Neuroplasticity and Rehabilitation

Treatment philosophy of stroke and neurological rehabilitation is constantly growing as new evidence emerges, but one thing remains constant - neuroplasticity is key to any treatment protocol. Neuroplasticity is the brain’s ability to change throughout its lifespan; either strengthening or weakening the connection of messages to the designated areas of the brain or creating new pathways outside “normal” neural pathways.

Through neuroplasticity the brain is able to change, making neuroplasticity exercises key to stroke recovery.

When designing treatment plans clinicians regularly consider neuroplasticity and look to use a variety of methods to help their patients achieve the most success. Rhythmic cueing, mirror therapy, and mental practice drills are some of the ways they target the brain to establish healthier movement patterns. The WAV Sensorimotor Trainer engages the sensory perception required for functional movements and helps train the brain in favor of healthy movement.

A preliminary investigation of the brain function of healthy movers using the WAV shows it activates many brain areas including cerebellum, motor cortex, supplementary motor area (SMA) and parietal lobe.The SMA is thought to control postural stabilization of the body, the coordination of both sides of the body during a bimanual activity, and control sequencing of movements. How awesome!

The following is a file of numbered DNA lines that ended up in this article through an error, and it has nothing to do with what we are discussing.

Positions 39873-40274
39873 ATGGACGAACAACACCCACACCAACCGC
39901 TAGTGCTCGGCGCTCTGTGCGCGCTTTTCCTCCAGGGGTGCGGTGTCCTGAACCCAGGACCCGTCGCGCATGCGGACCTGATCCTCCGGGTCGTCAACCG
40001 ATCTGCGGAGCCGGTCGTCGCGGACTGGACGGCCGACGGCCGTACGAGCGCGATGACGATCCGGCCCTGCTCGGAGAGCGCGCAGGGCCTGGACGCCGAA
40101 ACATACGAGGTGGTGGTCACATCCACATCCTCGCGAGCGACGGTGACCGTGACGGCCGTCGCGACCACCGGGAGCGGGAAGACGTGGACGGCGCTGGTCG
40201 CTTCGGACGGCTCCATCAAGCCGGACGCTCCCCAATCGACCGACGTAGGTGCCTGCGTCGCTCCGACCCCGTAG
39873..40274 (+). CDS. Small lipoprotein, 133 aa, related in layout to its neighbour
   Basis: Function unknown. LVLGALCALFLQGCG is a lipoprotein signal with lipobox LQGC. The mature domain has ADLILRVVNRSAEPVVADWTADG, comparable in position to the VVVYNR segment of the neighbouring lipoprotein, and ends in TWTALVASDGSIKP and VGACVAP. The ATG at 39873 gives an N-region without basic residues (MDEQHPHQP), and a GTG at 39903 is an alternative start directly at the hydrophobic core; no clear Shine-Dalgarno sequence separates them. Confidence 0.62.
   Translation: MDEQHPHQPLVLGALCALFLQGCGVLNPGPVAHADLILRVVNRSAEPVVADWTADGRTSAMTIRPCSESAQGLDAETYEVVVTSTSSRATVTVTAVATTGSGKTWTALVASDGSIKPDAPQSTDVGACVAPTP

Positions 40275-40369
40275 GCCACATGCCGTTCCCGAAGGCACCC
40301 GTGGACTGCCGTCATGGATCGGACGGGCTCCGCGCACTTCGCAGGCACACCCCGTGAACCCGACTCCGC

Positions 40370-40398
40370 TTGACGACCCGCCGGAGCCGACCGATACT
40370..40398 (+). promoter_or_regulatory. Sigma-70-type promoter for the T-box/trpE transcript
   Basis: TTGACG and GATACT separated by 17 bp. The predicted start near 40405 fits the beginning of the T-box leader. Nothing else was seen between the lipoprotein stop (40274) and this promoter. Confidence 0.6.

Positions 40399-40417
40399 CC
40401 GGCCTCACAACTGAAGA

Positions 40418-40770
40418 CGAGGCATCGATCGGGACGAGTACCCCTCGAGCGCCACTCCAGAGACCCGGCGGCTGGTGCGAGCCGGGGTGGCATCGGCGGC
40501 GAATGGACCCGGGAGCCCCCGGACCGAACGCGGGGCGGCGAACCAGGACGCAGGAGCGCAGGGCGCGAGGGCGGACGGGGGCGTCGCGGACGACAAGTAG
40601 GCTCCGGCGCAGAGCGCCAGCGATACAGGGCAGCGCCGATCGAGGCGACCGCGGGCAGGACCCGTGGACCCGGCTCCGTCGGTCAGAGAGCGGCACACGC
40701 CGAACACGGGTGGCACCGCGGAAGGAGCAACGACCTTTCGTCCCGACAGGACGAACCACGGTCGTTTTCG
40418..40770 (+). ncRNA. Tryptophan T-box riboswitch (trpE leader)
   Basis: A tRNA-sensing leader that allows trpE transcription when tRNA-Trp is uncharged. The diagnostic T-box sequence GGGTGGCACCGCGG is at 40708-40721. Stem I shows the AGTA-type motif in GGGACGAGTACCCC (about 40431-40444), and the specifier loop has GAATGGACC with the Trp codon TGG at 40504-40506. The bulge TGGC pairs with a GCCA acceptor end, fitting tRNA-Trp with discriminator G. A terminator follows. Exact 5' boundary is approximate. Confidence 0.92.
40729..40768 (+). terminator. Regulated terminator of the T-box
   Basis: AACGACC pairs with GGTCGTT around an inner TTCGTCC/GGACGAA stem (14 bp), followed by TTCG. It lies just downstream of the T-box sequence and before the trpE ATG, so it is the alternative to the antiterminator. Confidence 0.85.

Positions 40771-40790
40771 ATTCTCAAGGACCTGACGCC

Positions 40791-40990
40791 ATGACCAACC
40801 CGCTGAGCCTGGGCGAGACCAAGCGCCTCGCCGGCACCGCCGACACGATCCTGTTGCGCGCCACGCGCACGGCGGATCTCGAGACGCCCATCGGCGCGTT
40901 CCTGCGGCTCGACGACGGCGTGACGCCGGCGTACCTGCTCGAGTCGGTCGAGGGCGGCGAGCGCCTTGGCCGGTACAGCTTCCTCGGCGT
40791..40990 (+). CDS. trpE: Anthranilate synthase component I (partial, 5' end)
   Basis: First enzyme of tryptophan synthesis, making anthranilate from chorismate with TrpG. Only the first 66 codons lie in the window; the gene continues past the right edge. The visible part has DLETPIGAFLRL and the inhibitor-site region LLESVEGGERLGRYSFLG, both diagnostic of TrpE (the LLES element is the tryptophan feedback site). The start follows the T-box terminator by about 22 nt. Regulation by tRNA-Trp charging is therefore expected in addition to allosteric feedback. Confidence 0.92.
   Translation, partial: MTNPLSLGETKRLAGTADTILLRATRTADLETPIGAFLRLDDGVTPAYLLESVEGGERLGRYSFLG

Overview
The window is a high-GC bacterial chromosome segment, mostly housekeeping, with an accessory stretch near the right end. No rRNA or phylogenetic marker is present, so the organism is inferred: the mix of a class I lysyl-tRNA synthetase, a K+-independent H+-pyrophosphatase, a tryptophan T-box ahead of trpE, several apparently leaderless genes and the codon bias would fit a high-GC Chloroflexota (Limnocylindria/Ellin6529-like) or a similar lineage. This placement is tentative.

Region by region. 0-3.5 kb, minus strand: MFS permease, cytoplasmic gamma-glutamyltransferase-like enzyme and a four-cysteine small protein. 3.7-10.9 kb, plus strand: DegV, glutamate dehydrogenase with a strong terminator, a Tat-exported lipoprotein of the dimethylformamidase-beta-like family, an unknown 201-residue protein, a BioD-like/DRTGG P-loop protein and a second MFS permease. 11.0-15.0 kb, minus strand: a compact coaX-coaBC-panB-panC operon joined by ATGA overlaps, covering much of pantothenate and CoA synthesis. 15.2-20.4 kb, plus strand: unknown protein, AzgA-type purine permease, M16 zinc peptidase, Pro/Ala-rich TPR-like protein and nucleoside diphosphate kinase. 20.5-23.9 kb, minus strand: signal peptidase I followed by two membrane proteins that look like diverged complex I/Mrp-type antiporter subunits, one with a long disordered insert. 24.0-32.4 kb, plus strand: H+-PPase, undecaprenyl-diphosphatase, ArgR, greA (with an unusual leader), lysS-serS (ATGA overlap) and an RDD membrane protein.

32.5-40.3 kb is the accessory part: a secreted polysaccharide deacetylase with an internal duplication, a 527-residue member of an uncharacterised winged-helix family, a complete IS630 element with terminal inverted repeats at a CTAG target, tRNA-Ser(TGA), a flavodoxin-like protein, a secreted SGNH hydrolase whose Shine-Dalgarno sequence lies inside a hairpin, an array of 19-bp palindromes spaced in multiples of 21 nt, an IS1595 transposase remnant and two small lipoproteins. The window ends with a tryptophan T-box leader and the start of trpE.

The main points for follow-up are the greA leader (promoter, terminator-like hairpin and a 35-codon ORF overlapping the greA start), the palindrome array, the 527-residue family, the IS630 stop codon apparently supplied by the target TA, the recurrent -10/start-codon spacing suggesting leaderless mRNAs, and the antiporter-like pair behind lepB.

Neuroplasticity Exercises

Neuroplasticity exercises for rehabilitation of motor control combine both motor and sensory input to create effective functional output. Side lying activities are chosen for acute stroke rehabilitation when applicable. This position modifies gravity and external forces placed on the hemiparetic side.

For example, if the right side displays hemiparesis and neglect, we may choose to lie on the left side to allow the right side of the body to explore space in open chain movements. We may also consider lying on the right side to approproximate shoulder and pelvic girdle to achieve more proprioception awareness of support. This "single side" approach may offer a bias of movement from one side while offering contralateral activation from the brain.

There are two research based approaches that highlight the importance of both motor and sensory awareness in rehabilitative exercises. These form the basis for this month’s movement, Sensible Sidelying.